Toronto condo prices are falling again but only in the downtown core
The aggressive roller coaster ride that is Toronto's housing market won't be slowing down or levelling out any time soon according to real estate experts, unless something drastic changes in the near future to boost inventory levels.
In fact, housing affordability is expected to continue deteriorating across the entire country for the remainder of 2021 — but not all types of homes will increase in value equally, nor will all regions see the same type of price growth.
Royal LePage's latest House Price Survey and Market Forecast, released Tuesday, predicts that the aggregate price of a home in the Greater Toronto Area will increase by roughly 11 per cent in the fourth quarter of this year, compared to the same quarter last year.
This prediction is based in part on what was observed during the winter of 2020-2021, which Royal LePage CEO Phil Soper describes as "one of the most imbalanced real estate markets in our country's history."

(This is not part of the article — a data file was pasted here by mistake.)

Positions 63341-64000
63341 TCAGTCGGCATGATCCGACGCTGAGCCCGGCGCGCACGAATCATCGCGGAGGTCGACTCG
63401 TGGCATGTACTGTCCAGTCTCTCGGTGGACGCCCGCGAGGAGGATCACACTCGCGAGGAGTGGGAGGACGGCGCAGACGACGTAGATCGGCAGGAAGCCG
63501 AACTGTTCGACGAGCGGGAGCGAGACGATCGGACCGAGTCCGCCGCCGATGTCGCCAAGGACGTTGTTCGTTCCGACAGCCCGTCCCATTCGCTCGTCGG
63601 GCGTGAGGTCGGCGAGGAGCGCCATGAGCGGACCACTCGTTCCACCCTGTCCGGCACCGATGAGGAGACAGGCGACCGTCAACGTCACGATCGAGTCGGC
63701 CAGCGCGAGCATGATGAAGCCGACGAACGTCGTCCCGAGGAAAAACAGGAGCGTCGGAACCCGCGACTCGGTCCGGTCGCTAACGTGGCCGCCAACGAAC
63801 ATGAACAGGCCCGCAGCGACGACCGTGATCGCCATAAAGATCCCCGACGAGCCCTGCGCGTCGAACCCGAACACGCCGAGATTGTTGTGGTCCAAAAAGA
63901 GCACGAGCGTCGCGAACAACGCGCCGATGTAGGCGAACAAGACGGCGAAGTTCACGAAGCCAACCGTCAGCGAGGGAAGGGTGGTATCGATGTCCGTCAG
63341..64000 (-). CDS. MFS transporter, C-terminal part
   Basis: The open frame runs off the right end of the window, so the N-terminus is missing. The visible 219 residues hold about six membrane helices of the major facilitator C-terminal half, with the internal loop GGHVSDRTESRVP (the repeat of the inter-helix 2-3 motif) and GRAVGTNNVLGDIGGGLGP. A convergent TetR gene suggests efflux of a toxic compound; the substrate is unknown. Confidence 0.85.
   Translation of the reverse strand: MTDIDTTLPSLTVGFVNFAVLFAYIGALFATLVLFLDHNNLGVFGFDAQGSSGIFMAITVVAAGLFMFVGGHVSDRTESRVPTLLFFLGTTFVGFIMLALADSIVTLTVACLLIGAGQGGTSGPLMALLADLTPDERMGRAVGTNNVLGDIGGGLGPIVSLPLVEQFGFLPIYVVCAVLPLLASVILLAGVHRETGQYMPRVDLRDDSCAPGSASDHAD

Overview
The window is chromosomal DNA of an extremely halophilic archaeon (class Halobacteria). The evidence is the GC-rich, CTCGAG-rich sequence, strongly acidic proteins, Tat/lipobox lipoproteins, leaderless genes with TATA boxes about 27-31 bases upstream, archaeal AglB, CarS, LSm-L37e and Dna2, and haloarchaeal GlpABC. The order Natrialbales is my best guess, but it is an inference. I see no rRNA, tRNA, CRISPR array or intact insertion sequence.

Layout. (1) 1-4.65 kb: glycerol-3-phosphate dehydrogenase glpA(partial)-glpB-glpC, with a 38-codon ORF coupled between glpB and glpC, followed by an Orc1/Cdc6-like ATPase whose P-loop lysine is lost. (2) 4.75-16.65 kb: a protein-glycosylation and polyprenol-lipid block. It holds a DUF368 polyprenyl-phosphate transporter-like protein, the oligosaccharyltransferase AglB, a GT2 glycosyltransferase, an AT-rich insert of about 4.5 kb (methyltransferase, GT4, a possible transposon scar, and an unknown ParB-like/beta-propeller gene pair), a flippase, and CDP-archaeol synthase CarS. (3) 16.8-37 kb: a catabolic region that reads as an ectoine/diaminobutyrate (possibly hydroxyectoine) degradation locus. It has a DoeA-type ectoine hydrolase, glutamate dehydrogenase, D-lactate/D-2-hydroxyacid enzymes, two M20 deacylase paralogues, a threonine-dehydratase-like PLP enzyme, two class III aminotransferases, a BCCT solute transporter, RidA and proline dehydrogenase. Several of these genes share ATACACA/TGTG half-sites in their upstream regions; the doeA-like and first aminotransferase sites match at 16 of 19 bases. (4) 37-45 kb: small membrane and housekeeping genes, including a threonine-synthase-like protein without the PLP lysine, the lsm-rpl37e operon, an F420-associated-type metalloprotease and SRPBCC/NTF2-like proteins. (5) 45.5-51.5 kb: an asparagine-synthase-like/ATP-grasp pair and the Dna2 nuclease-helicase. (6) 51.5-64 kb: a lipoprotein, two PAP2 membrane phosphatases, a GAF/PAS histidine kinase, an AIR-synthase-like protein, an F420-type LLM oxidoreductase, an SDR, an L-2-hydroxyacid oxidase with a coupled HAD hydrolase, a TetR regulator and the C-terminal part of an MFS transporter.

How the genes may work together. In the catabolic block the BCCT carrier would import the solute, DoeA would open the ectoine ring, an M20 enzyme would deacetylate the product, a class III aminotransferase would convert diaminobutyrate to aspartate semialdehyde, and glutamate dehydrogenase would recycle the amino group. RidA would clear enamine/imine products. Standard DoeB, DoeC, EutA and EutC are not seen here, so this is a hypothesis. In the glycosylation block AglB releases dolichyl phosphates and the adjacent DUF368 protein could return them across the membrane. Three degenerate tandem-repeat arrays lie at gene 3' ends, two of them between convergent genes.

During the first three months of 2021 alone, the aggregate price of a GTA home (read: all home types, including detached houses, condos and townhouses) shot up by 13.1 per cent, year-over-year, to reach $989,961.
Two-storey homes and bungalows were up 13.6 per cent and 15.3 per cent respectively, while condo prices increased by 1.2 per cent across the region.
In the City of Toronto itself, however, the median price of a condominium apartment actually dipped (albeit slightly) by 0.6 per cent to $637,551.
"There is a persistent momentum in the market that continues to put upward pressure on prices," says Royal LePage SVP Debra Harris.
"Without an extended surge of inventory, that momentum is unlikely to relent," she says. "Homeowners who want to move are reluctant to list their homes before they buy because they are concerned there won't be anything available, and the cycle continues."
Both Harris and Soper warn that the anticipated return of immigrants and students in a post-pandemic world will drive up condo sales (and likely prices) this coming fall for Toronto and surrounding areas.
"2020 was a year like no other in Canadian real estate, with its unprecedented demand for homes, and month after month of record-setting sales and price appreciation," says Soper.
"The usual winter slowdown was non-existent, and that momentum was carried forward through the first quarter of 2021."
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